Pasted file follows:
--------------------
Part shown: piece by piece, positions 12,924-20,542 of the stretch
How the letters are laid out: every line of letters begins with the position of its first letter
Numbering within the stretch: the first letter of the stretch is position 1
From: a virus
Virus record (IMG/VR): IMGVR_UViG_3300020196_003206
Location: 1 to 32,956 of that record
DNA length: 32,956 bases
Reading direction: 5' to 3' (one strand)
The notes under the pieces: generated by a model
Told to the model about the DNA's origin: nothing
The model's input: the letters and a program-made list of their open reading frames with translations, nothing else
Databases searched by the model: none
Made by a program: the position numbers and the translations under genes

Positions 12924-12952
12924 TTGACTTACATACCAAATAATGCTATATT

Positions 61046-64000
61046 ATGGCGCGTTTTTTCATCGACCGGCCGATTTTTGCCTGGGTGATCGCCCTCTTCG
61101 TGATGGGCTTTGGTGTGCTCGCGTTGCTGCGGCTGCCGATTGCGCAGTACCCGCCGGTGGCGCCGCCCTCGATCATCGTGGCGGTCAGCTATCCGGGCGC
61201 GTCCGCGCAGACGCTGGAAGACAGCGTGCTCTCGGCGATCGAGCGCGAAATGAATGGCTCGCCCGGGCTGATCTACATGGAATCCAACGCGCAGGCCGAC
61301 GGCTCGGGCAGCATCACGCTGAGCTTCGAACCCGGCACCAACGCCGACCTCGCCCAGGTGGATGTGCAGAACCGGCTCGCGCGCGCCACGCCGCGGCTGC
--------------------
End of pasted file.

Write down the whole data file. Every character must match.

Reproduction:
Part shown: piece by piece, positions 12,924-20,542 of the stretch
How the letters are laid out: every line of letters begins with the position of its first letter
Numbering within the stretch: the first letter of the stretch is position 1
From: a virus
Virus record (IMG/VR): IMGVR_UViG_3300020196_003206
Location: 1 to 32,956 of that record
DNA length: 32,956 bases
Reading direction: 5' to 3' (one strand)
The notes under the pieces: generated by a model
Told to the model about the DNA's origin: nothing
The model's input: the letters and a program-made list of their open reading frames with translations, nothing else
Databases searched by the model: none
Made by a program: the position numbers and the translations under genes

Positions 12924-12952
12924 TTGACTTACATACCAAATAATGCTATATT

Positions 61046-64000
61046 ATGGCGCGTTTTTTCATCGACCGGCCGATTTTTGCCTGGGTGATCGCCCTCTTCG
61101 TGATGGGCTTTGGTGTGCTCGCGTTGCTGCGGCTGCCGATTGCGCAGTACCCGCCGGTGGCGCCGCCCTCGATCATCGTGGCGGTCAGCTATCCGGGCGC
61201 GTCCGCGCAGACGCTGGAAGACAGCGTGCTCTCGGCGATCGAGCGCGAAATGAATGGCTCGCCCGGGCTGATCTACATGGAATCCAACGCGCAGGCCGAC
61301 GGCTCGGGCAGCATCACGCTGAGCTTCGAACCCGGCACCAACGCCGACCTCGCCCAGGTGGATGTGCAGAACCGGCTCGCGCGCGCCACGCCGCGGCTGC